Dirty Dozen Biggest Resume Mistakes: Separating the Bad Resumes from the Good
(As Featured in the Upcoming Book Resumes from Heaven)
12. Using Distracting Fonts, Formatting, Or Graphics
The only time art should be included on a resume is if you are applying for a position that involves art or graphics. In all other cases, these trimmings distract, create overly large file sizes, and/or appear on the hiring manager's computer screen in a way that you did not intend.
See Chapter 28, “Graphics from Hell”
11. Taking An Overly Informal, Conversational Tone
The world of email and internet blogs has created an overly conversational tone in the world's correspondence. When writing to your prospective employer - whether it's in email, the cover letter, or the resume itself - never let your guard down and take an overly conversational tone. Remain professional at all times - all interactions, every time. You can let your hair down after you get the job.
See Chapter 5, “Problematic Public Personas”
See Chapter 15, “Sounding Off: Voice Mails from Hell”
See Chapter 14, “Informal Banter”
10. Including Your Salary Requirements And/Or History
It gives the impression that you are more interested in money than the job itself. You could exclude yourself from consideration by offering salary information that is too high - or too low.
See Chapter 8, “Blown Away By My Own Abilities”
9. Dissing Your Past Or Present Employers Or Colleagues
This is a surprisingly common mistake. When you bash others, it only makes you look bad, and that you're either difficult to work with and/or manage.
See Chapter 4, “Questionable References”
See Chapter 11, “Disgruntled Creators”
See Chapter 19, “Warriors and Alpha Dogs”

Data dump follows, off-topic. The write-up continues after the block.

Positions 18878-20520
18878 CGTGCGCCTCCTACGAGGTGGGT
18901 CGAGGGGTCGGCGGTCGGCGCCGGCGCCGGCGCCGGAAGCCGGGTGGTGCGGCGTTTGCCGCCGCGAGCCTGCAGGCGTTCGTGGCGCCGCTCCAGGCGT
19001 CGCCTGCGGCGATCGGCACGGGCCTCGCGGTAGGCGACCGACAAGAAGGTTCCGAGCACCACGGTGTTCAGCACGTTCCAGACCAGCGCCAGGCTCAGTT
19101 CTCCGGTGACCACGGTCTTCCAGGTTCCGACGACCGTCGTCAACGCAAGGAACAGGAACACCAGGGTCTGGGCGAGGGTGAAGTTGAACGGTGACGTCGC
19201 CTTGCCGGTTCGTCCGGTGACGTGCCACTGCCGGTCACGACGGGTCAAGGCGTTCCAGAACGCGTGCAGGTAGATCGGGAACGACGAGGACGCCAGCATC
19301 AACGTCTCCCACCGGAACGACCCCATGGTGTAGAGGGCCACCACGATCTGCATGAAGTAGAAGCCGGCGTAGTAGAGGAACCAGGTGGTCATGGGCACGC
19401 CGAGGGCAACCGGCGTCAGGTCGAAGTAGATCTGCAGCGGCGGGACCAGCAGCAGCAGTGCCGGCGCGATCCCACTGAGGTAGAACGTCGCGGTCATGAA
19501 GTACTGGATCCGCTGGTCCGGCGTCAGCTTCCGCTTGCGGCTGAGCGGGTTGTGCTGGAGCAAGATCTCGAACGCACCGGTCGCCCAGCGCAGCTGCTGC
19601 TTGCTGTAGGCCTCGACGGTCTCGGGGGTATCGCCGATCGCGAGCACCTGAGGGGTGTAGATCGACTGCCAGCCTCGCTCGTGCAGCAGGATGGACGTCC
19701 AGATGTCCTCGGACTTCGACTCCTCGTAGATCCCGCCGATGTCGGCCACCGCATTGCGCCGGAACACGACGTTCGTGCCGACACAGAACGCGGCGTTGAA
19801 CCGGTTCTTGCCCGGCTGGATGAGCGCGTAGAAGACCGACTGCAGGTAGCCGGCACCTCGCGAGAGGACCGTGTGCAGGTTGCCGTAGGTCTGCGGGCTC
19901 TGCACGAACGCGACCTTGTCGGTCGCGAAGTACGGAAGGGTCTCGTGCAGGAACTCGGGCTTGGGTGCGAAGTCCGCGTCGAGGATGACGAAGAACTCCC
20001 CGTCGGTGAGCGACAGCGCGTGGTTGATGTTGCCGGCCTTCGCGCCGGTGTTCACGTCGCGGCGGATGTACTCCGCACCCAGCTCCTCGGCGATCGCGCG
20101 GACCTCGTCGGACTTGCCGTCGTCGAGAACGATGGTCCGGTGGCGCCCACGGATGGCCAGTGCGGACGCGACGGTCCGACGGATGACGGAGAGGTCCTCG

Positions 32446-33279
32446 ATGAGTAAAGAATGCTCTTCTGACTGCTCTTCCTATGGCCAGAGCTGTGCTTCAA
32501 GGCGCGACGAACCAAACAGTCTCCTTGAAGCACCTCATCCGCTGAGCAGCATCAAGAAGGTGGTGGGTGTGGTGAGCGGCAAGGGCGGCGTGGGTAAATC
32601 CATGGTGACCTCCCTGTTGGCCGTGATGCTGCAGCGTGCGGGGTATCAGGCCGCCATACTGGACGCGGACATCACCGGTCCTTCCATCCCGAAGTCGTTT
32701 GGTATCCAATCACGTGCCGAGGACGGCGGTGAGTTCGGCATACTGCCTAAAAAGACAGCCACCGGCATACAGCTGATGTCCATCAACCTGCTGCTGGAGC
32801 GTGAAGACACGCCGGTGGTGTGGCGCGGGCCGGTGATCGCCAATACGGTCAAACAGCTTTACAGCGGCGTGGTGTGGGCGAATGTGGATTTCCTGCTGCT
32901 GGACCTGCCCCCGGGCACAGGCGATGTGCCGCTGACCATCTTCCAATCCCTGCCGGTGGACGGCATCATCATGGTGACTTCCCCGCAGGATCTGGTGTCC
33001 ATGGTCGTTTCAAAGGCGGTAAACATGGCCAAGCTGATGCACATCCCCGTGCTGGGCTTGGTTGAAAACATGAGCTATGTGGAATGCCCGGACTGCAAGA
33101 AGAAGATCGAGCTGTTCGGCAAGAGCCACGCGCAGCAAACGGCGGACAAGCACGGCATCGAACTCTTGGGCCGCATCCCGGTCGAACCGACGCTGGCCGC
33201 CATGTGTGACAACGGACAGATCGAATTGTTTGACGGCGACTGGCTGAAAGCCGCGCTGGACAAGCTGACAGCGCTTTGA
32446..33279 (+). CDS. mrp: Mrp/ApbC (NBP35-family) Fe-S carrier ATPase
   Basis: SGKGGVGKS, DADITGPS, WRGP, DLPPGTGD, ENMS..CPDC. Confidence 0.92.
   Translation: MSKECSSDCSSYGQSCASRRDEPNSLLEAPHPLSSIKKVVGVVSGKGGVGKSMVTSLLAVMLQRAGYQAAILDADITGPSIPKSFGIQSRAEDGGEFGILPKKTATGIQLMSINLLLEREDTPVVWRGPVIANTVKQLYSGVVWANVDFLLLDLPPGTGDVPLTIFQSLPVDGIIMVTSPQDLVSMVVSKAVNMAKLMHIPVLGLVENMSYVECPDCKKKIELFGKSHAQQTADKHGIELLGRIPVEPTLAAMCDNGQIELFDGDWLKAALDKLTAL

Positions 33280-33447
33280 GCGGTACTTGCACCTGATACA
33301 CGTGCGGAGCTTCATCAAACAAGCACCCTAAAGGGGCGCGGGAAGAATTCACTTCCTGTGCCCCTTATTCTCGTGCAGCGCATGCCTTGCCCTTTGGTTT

8. Submitting A Resume That Is More Than Three Pages Long
It is a very rare instance that a resume more than three pages is acceptable. Customize your resume to the job you're applying for, and eliminate older, irrelevant work experience. You want to excite the hiring manager, not put her to sleep.
See Chapter 12, “Let Me Be A Little More Specific”
7. Including Hobbies And Personal Interests Of Any Sort
Unless they are directly related to the job you are applying for, or demonstrate a skill that the prospective employer may find interesting, leave hobbies and personal interests off your resume. They may give the hiring manager the impression that you have tastes that are too exotic (or even dangerous!), put you in direct opposition to the values of the hiring manager (if, for example, you spend your weekends protesting at family planning clinics), or give the impression that you would rather be doing something other than getting your work done at the office.
See Chapter 1, “Hobbies and Other Strange Pursuits”
See Chapter 2, “TMI (Too Much Information)”
6. Listing Reasons For Leaving Your Current And Past Jobs
This is a topic best left for the job interview, if asked. You want to prepare your answer to this question, not bad-mouthing anybody. Use your answer as an opportunity to put yourself in a positive light, for example, by articulating career goals that you can’t meet at your current company.
See Chapter 4, “Questionable References”
5. Dropping Names
Don't mention celebrities, politicians, or business moguls unless you reported directly to them, or they were a direct collaborator on a project. And please, don't mention your mother, or use her as a reference.
See Chapter 27, “Let Me Impress You With My Little Black Book”
4. Failing To Catch Typos
Do not rely on spell-check to do this important task for you! For example, spell check will not catch "Extra-Circular Activities" and "Manger, Customer Service." Needless to say, typos are a distraction, and call into question your attention to detail.
See Chapter 13, “Language Gaffes”
We are continually amazed by how frequently we learn about resume lies, and how often we are asked by job seekers if they should lie on their resumes. This is a huge, career-risking mistake. Don't do it. Karma's a mother.
2. Failing To Attach A Cover Letter To Your Resume
A cover letter is your opportunity to introduce yourself, demonstrate your knowledge of the company at which you are applying, and establish cohesiveness to your career development. Missing this opportunity altogether, or attaching a generic cover letter, looks lazy.
See Chapter 10, “Cover Letters: Generally Bad, Weird”
1. Failing To Customize Your Resume To The Position You Are Applying For
While we never recommend embellishing your resume, we do recommend customizing it to the exact job requirements. Read the job description and match your skills to each element. If you don’t take the extra effort to do this, remember that your job search competitors will!
Editor’s Note: The chapter references cited in this piece refer to chapters from Resumes from Hell. Purchase Resumes from Hell here.